4(T*e + 273)3 dT*e/dL (1 – qσ/SL) + (T*e + 273)4 qσ/SL2 = 0


dT*e/dL = -qσ(T*e + 273) / 4SL2(1 – qσ/SL)

which must be negative provided q < SL / σ. Figs. 1a, 1b, 1c, 1d show steady state values of planetary temperature, Te, and areas of black and white daisies &alphab and &alphaw, as the luminosity L is increased. For comparison, the dotted curves show the temperature of the planet without life. The values of the parameters adopted are given in the figure legends. The procedure used to generate the curves was as follows: for a fixed value of L, initial values of αb, αw were set at the previous steady state values, or 0.01 if these were zero; the equations were integrated forward in time until a steady state was reached; the value of L was incremented and the procedure was repeated. Thus the curves show the effect of increasing the luminosity slowly, so that the system has time to reach steady state at each value of L. The effect of decreasing the luminosity is not necessarily identical to that of increasing it, for the system may exhibit hysteresis. Fig. 1c shows an example.

Figure 1. Steady state responses of daisyworld. Areas of black and white daisies and effective temperature are plotted against increasing values of the luminosity parameter L. Dotted lines indicate the temperature of the planet without life. Fixed parameters used in generating these curves were: γ in eq. (1), 0.3; P in eq. (2), 1.0; S in eq. (4), 9.17 x 105 ergs cm-2 s-1; albedo of bare ground, 0.5; q’ in eq. (7), 20. (a) For a population of “neutral” daisies, albedo 0.5 (dotted and solid temperature curves arc coincident), (b) For a population only of black daisies, albedo 0.25. (c) For a population only of white daisies, albedo = 0.75. This figure also shows that the effect of decreasing luminosity. Note that the system exhibits hysteresis, (d) For a population of both black and white daisies, albedos 0.75,0.25.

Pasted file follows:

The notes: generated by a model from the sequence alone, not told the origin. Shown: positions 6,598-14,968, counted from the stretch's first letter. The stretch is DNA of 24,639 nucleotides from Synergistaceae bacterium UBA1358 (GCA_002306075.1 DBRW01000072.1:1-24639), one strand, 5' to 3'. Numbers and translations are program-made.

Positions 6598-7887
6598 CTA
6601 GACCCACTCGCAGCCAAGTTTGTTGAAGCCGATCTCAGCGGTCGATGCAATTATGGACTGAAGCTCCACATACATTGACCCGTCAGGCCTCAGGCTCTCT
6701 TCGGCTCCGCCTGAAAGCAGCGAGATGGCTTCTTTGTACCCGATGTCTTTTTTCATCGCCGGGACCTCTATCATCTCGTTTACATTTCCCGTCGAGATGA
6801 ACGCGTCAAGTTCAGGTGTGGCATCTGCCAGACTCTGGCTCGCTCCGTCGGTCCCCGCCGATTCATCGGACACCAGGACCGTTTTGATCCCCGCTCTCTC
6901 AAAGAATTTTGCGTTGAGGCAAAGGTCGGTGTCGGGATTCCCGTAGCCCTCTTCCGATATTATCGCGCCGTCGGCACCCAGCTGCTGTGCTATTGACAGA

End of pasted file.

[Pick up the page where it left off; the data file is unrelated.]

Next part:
Fig. 1a shows the response for one species of daisy only, where the daisy albedo is the same as the ground. This represents the “no feedback” case where the presence or absence of daisies makes no difference to the temperature. In Fig. 1b, black daisies only are allowed to grow. It is apparent that even for this one-species case, the homeostasis of the planetary temperature may be considerable. Fig. 1c shows the response with white daisies only, for both increasing and decreasing luminosity. Fig. 1d illustrates the behaviour of the complete model. This exhibits the expected stable region where the two species of daisy co-exist and verifies our prediction of a decrease in effective temperature with increasing luminosity.